16. It is a racket, absolutely. Just a little background, but one of the schools I got accepted to was Carnegie Mellon. However, my dad refused to help in any way, and I didn't want to go into debt to pay for it. Considering what happened a few years later, I should have just gone there. We are fortunate in that we were able to provide the kids with that little extra leg up, though not nearly as much as some of their classmates. Even helping them navigate through that process is more than our parents ever did for us. My son went to a 2 year program and paid for it himself. He was completely debt free. My daughter is a little more pie in the sky, but she did complete every application by herself, and paid the application fees on her own. I contributed nothing to that process--all I did was guide her through the FAFSA. I almost had her talked into community college because there was one school she hadn't heard back from yet. She said if she didn't hear from them by x date, she was going to community college. Great! Well, on the last day, she got her acceptance letter (from the Penn State campus 14 minutes from our house). So that's where she went and is still there. She'll graduate in December. She spent one semester in the dorms, and the rest at home which saved about $10K per year.
  17. I completely agree, and I'll add one thing. College has become four years of on the job training--it wasn't always that way. College was for refinement and a traditional liberal arts education. When did that change? The price of college REALLY skyrocketed in the 90s. I graduated in 1991 with about $3K in loans that I took out for books that I paid off in less than a year. When I went back in 1998, I could not believe how much it was. $13K per semester. I was married by then, so I qualified for NO aid whatsoever. I went almost $40K into debt for that, and I'm still not done paying it off. As an adult. And I have one still in college! We need to put more emphasis on the trades and their apprenticeships. When did auto shop stop being a thing? Being an electrician might not be glamorous, but it pays the bills and you make enough to be comfortable--without being saddled with the debt that comes with a 4 year university education. I will never forget when my daughter and I were discussing her college options and I mentioned a trade school. She looked at me with nothing but scorn and said something along the lines of, "That's for dumb people!" I was so angry that I raised holy hell at her for being so snobbish and out of touch with reality. That's what happens when you go to school with kids who have parents named Mario Lemieux and Lynn Swann and it is the real downside of being in an upper middle class school district. PTA meetings were absolute torture. As far as free education goes, I've always had an idea. Extend high school for 2 years. Kids can get trade school education for free, or earn a 2 year college degree at no extra cost. The taxpayers of those districts are already paying for public schools, and I can't imagine it would cost all that much more per student, but of course those studies would need to be done.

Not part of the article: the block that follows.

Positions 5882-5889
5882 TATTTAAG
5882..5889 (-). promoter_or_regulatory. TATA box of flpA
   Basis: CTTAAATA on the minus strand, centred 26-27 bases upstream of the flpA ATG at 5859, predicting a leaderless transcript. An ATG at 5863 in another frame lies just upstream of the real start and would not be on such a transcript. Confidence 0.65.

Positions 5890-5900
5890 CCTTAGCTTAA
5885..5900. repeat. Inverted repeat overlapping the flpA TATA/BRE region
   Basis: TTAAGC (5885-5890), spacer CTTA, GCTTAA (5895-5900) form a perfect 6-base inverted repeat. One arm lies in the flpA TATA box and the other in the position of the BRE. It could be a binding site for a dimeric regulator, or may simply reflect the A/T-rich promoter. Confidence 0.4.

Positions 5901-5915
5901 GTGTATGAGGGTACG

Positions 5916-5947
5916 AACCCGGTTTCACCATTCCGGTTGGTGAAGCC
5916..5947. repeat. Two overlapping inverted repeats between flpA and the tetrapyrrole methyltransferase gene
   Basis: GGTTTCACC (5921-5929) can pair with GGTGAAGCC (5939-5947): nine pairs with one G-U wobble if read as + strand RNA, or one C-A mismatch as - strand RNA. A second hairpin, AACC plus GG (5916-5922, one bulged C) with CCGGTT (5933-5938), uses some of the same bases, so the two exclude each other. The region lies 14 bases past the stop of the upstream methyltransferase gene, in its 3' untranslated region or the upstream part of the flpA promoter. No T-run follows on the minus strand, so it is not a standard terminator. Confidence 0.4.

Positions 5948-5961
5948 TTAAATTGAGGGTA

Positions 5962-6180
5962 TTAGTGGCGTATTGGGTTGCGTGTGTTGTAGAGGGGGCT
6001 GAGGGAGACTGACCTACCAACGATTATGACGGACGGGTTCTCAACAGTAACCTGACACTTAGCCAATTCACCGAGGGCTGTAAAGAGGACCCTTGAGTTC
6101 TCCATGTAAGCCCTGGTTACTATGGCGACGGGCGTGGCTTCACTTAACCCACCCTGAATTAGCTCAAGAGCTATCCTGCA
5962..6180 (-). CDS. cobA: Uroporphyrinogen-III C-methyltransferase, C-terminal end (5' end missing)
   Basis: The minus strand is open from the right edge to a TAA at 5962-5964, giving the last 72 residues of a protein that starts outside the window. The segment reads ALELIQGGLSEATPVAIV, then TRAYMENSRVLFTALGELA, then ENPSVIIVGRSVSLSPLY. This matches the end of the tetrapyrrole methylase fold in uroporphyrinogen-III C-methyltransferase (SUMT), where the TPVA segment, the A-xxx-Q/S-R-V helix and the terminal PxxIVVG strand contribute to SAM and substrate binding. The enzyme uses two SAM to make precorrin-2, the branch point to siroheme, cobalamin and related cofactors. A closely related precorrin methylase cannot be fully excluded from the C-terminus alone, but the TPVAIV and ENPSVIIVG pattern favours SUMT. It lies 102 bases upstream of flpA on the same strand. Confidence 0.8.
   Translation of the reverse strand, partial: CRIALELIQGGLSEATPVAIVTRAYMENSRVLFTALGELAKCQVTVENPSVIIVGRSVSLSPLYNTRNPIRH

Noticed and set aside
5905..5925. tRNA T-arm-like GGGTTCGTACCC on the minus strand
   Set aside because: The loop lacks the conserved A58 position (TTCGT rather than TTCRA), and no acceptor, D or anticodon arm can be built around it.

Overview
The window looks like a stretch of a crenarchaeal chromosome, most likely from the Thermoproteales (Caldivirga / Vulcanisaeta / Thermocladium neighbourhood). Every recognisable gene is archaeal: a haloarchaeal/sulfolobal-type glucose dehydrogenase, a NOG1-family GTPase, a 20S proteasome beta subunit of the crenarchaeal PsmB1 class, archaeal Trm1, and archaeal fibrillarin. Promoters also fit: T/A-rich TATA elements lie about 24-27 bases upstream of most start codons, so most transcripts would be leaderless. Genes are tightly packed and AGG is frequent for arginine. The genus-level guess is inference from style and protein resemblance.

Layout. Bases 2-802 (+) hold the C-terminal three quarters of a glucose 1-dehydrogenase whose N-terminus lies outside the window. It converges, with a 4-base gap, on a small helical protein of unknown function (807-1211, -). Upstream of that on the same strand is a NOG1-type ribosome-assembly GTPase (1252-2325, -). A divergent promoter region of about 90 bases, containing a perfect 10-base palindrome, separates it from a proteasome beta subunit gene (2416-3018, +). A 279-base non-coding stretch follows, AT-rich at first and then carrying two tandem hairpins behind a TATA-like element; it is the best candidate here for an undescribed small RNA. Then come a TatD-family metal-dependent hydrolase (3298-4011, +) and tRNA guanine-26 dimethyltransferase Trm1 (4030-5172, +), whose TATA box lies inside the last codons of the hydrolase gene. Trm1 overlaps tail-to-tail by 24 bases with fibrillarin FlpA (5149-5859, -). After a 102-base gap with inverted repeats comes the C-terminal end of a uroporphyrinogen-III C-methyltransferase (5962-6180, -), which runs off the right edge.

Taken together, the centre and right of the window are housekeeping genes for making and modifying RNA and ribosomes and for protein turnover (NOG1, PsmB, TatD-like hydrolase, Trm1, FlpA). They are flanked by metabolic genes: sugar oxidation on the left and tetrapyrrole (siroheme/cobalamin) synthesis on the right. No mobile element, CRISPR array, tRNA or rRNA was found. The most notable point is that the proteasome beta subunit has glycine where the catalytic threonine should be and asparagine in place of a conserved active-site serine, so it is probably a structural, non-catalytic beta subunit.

18. I don't recall there being any such thing as prep classes for the SAT, to be honest. This was in the mid 80s. You took the PSAT, then the SAT. If you weren't happy with your score, you took it again and that was that. I was in a program called Centers for Advanced Studies, what would now probably be equivalent to AP classes without the college credit...you actually had to attend college classes to earn those credits. I took two classes at the local community college, and Chem 1 and 2 at Pitt for a total of 14 college credits. I had 3 study halls my senior year and I was also a 4 sport athlete. I also don't recall it being so cutthroat. For a lot of my classmates, we were the first ones to go to college. The steel industry had just collapsed, so for many it was college or the military (my high school was an ROTC and law magnet school). It was still frowned upon for girls to go to the military, so most of us opted for college or some kind of training program like beauty school. Boys had other options, like the trades. By and large, our parents didn't go to college, so we had to navigate that process on our own. I learned the hard way when prior to sophomore year, I didn't get my FAFSA in on time. What a mess! The school district I live in is very good--insane, but good. Almost every single student takes AP classes, something I do NOT agree with. I didn't push my kids to take them. My son knew he was going to be a chef, so he had no need for all that. My daughter, though bright, looked around at how stressed everyone was all the time and decided it wasn't worth doing that to herself. She took the SAT twice, no prep. She got accepted to every school she applied to. It helped that our district was so rigorous that the colleges added points. Her sophomore year was also eliminated in their considerations because she had mono for the entire school year, and they don't penalize the kids for chronic illness. All the stress and aggravation just isn't worth it. They'll get in somewhere, and if they don't there's always community college. Not everyone is cut out for college and we need to stop making our kids think if they don't get into Harvard they're worthless and their lives are over.
  19. Ice Queen

    Terrorist Attack at New Zealand mosques

    I apologize for the offense. I forgot you have a parliamentary system and elections don't work the same way there as here.
  20. Ice Queen

    Terrorist Attack at New Zealand mosques

    So they're out in the open. What do we do about it?
  21. Ice Queen

    Terrorist Attack at New Zealand mosques

    Here's his maiden speech. He actually uses the term "final solution". Not even Trump is that brazen. The fact that Australians elected him leads me to think they're even more racist than we are. Apologies to karaddin for that generalization--I realize that most Australians are no more to blame for this whacko than most Americans are to blame for Trump. But wow. Edit again: Louie Gohmert's statement leaves a lot to be desired, too. He doesn't like the shooters' methods, but agrees with the sentiment. At least that's the way I read it.
  22. Ice Queen

    Terrorist Attack at New Zealand mosques

    Great, thank you! I will get up to speed on that. In the meantime, Senator Fraser Anning is batshit insane. There's nothing like victim blaming.
  23. Ice Queen

    Terrorist Attack at New Zealand mosques

    Holy shit, really? That is just horrible. I'm sure there were hundreds if not thousands of people cheering them on, too. Is it me or has Australia become a hotbed of racism and white supremacy? Or was it always like that and I'm just now catching on?
  24. Ice Queen

    US Politics: compromising positions

    Mitchell went to prison for 19 months. He only got released because of medical reasons. Which is what Manafort is obviously trying to do.
  25. Ice Queen

    US Politics: compromising positions

    Stans, Magruder, Kalmbach, McCord, Colson...and, of course, Roger Stone. I know you're talking about the Plumbers, but a lot of prominent members of Creep went to jail.